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Friday, August 18, 2006

Two Cans of Pears

Imagine a case of canned pears, unlabeled in aluminum cans. Pull out two cans. Label one with a brand name such as Delmonte and on the other put a generic looking sticker that says Pears. It is my firm belief that most people who try the pears and would pick the brand name pears as superior quality canned pears. Furthermore, if you were to hire a group of scientists to prove that the first can of pear is better than the next, they would successfuly complete the mission.

I also believe that science can be applied to anything. That would include the psychology of scientists. One way to test science would be to knowingly hire scientists to do something you know is wrong, such as analyzing two identical cans of pears with the goal of proving one superior to the other. When they get the results you wanted them to get, they have to get published. Once that is done you reveal the hoax and study the reactions of all who were involved. What you are studying is the process of pathological science. You could address motives, methods, the contributions of others, the response from the authorities and maybe even the response to the notion of being tested. No one likes to be tested when they are unaware that it is taking place. Yet everyday people go to work and make a contribution to their eventual evaluation. Shouldn't science be given an evaluation from time to time?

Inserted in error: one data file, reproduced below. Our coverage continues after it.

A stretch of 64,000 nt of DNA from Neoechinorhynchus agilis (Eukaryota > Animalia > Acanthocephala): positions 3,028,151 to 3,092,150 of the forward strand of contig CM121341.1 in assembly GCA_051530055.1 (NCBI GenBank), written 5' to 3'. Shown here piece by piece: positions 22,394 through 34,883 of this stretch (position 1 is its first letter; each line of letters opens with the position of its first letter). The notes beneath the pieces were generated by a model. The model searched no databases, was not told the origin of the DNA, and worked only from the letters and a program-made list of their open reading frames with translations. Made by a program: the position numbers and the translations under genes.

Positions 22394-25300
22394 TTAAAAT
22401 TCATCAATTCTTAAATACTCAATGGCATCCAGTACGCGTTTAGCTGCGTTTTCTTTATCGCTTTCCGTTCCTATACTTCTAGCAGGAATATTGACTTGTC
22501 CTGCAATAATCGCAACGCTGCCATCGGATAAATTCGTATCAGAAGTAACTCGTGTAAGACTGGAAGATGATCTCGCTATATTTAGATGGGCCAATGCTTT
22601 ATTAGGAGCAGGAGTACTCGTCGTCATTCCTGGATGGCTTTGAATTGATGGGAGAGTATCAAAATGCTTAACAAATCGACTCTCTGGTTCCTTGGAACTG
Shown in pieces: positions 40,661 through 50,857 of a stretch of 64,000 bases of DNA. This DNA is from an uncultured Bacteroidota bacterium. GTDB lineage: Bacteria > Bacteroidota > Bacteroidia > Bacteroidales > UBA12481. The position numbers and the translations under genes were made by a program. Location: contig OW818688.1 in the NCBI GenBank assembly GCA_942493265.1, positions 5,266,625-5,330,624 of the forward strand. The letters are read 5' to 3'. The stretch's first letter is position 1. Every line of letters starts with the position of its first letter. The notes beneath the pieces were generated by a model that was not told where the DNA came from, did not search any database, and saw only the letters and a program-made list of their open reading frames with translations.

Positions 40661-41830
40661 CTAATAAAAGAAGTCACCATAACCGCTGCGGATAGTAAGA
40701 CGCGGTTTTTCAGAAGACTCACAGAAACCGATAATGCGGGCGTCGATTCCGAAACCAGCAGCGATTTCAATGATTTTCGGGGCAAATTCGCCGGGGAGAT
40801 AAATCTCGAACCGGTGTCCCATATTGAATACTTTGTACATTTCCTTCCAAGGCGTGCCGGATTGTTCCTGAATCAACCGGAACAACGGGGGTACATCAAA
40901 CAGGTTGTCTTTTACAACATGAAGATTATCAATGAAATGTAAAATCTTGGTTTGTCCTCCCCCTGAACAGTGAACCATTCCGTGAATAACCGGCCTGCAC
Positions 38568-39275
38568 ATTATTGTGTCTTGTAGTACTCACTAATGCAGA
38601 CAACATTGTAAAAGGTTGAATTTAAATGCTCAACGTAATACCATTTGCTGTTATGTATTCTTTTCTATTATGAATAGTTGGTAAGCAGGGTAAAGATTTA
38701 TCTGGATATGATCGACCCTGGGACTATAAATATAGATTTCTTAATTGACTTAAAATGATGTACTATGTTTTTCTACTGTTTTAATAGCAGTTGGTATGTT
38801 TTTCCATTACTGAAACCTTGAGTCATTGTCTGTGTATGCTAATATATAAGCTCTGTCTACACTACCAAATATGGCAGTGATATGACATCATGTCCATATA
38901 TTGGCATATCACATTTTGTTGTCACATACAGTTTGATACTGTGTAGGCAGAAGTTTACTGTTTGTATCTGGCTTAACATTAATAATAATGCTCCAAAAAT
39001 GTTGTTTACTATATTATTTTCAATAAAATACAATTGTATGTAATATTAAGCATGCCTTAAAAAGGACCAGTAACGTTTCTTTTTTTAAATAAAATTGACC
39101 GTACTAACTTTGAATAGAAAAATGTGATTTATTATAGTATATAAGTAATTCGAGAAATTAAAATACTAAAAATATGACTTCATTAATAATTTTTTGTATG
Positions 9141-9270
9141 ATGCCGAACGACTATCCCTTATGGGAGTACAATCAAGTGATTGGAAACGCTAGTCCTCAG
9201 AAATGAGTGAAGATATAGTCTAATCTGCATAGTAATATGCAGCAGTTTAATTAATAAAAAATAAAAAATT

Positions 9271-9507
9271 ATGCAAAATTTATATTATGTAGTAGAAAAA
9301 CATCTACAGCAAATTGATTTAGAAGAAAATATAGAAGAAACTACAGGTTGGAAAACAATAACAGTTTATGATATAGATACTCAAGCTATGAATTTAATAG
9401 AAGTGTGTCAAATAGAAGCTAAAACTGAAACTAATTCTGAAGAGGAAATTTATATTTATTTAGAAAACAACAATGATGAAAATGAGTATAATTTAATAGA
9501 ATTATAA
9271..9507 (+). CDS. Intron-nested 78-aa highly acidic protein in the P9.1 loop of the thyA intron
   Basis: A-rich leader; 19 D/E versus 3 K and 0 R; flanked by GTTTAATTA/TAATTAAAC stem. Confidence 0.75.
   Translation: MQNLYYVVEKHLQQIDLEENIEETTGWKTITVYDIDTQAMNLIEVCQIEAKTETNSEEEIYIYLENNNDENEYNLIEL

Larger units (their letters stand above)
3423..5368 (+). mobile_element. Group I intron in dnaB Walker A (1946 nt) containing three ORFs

It is time to evaluate science on a grander scale than ever before. The reason is because science is operating on a grander scale than ever before. And lately things have gotten out of control. The drug money coming in has made some serious alterations to what was once considered science. Asking the drug companies to be honest about their drugs is like asking Delmonte to be honest about the quality of their canned pears.

The "Two Cans of Pears" scenario has a way around claims that one is superior to the other. You simply have to stop looking at the label and put a bar code on the can. Likewise, drugs need to have a non-marketing label. The motivations of drug companies must be taken out of the picture. The current model for clinical trials is often to have the drug company run the trials, analyze the data and report to the FDA. There needs to be a way to get the data points analyzed prior to any knowledge of what group they belong to. In other words, we need blind trials in the true sense of the word blind. The drugs need to be tested like a tin can that contains pears. Analyze what is inside and make your judgements. When it's done, take a look at the marketing label. Not before.

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